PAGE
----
Gil Asakawa

Gil Asakawa escreve sobre cultura pop e política a partir de uma perspectiva asiático-americana e nipo-americana em seu blog, www.nikkeiview.com. Ele e seu sócio também fundaram o www.visualizAsian.com, em que conduzem entrevistas ao vivo com notáveis ​​asiático-americanos das Ilhas do Pacífico. É o autor de Being Japanese American (Stone Bridge Press, 2004) e trabalhou na presidência do conselho editorial do Pacific Citizen por sete anos como membro do conselho nacional JACL.

Atualizado em novembro de 2009

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Nikkei View

I’m so disappointed to see stereotyped snack packaging in my supermarket

Racial stereotypes used to be part of the American consumer landscape – everywhere you turned there was a depiction, playful caricature or a ghastly exaggerated image of a person of color on commercials and ads on television or publications, or on packaging on store shelves. But if nothing else, the recent years of anti-racism protests in the wake of the murders of George Floyd and the many Black men and women before him and since, has awakened mainstream Americans and the media and institutions that serve them and let them know in no uncertain terms that racial images are no longer acc…

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This Year’s Pilgrimage to Amache Will Be Very, Very Special

Every year on the Saturday before Labor Day Weekend, people converge in southeast Colorado to visit Amache, the camp where 9,000 people of Japanese descent were incarcerated during World War II. This annual pilgrimage started in 1975, organized by Denver activists Marge Taniwaki and Russell Endo. It’s always an inspiring journey, which starts at the site of the concentration camp and ends at nearby Granada School, where community leaders and the amazing students of the Amache Preservation Society at the school welcome and feed the visitors and give presentations. There’s a ceremo…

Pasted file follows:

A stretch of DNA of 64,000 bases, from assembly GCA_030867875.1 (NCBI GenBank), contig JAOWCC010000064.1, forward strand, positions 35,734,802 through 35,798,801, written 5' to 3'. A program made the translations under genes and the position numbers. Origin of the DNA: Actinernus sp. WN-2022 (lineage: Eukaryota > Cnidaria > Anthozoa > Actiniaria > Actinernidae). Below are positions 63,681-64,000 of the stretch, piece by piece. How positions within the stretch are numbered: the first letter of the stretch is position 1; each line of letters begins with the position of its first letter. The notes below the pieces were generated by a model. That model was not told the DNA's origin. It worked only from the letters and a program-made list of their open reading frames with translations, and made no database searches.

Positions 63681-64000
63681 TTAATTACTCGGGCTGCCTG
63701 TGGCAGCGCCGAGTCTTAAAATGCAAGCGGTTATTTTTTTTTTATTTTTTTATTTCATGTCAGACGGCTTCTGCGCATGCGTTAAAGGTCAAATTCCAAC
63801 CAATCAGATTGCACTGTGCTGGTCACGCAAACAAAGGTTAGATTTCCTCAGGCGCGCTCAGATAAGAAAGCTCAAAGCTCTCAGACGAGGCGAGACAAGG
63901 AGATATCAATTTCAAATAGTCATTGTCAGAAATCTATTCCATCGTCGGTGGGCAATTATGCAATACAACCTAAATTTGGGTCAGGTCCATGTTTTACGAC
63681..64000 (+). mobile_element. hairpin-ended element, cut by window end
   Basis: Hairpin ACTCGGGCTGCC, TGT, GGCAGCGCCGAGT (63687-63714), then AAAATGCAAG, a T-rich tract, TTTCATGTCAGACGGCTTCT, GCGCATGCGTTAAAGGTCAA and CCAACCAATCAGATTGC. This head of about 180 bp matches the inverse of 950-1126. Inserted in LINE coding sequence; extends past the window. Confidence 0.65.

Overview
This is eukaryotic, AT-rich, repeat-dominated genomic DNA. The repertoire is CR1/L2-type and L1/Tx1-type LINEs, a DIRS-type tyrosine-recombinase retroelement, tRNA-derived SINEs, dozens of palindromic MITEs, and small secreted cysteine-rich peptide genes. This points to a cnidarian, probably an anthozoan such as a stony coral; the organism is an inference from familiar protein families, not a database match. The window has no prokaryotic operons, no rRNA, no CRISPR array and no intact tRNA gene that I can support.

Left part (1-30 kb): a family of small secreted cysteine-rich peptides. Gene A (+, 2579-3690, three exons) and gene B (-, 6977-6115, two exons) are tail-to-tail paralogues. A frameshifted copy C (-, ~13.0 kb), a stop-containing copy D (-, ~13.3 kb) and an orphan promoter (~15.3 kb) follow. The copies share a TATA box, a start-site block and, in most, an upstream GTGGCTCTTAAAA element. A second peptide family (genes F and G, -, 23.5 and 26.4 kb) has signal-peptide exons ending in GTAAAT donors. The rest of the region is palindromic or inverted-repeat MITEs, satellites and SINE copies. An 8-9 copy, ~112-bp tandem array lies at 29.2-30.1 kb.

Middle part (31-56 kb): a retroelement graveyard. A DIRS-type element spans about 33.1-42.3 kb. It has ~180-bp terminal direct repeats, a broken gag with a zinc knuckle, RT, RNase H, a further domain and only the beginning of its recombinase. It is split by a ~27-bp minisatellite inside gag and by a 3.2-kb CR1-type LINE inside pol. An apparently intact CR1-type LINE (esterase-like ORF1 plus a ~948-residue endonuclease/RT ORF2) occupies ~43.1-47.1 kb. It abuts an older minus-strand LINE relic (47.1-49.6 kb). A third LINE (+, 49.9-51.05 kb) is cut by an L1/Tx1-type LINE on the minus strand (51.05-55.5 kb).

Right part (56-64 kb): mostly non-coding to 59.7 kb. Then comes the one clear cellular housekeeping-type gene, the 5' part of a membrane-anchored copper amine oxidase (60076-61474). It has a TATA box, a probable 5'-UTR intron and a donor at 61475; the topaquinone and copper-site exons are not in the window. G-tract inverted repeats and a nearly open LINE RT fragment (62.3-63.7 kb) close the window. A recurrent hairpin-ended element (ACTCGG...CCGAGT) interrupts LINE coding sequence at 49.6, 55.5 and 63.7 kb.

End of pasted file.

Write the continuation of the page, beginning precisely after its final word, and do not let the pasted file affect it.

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Asian representation: It’s getting better, but still has ages-old challenges

Japanese Americans and the wider Asian Americans and Pacific Islander (AAPI) communities are seeing more of ourselves reflected in pop culture these days, but the high arts has a ways to go. It’s important to recognize the ongoing challenges of representation, because they affect our view of ourselves and our community. The past year-and-a-half has seen a rise in anti-Asian hate crimes across the United States, thanks to fanning of the racism sparked the covid-19 pandemic. And yet, Asians have become more and more a part of the American cultural fabric. Through arts and enter…

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Finally, a salute to WWII Nisei soldiers

It took 15 years, but the US Postal Service (USPS) this past June released a Forever stamp that memorializes the “Go For Broke” 100th Battalion and 442nd Regimental Combat Team, the Nisei soldiers of World War II who served in Europe and became the most highly decorated unit in the history of the US military for their size and length of service. The Pacific Citizen newspaper reported last year on the approval for the stamp, which was the result of a decade-and-a-half of work by a volunteer trio of women who founded the Stamp Our Story Campaign in 2005, as well as&n…

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Nikkei View

Tokyo’s Second Olympics Will Be Forever Remembered for Its Unique Circumstances

As I write this, the “2020” Tokyo Olympic Games are just two weeks away. It’s the second time the summer games have been held in Japan. I was a kid living in Japan when Tokyo hosted its first Olympics, from October 10-24, 1964. It was a big deal for all Japanese, and for me and my family—a Hawaii-born Nisei dad working for the US Army, my Issei mom from Hokkaido and my older brother and me (a younger brother would be born Oct. 29, less than a week after the games’ closing). I was six years old, and aware that the Olympics were really important for Japan. World W…

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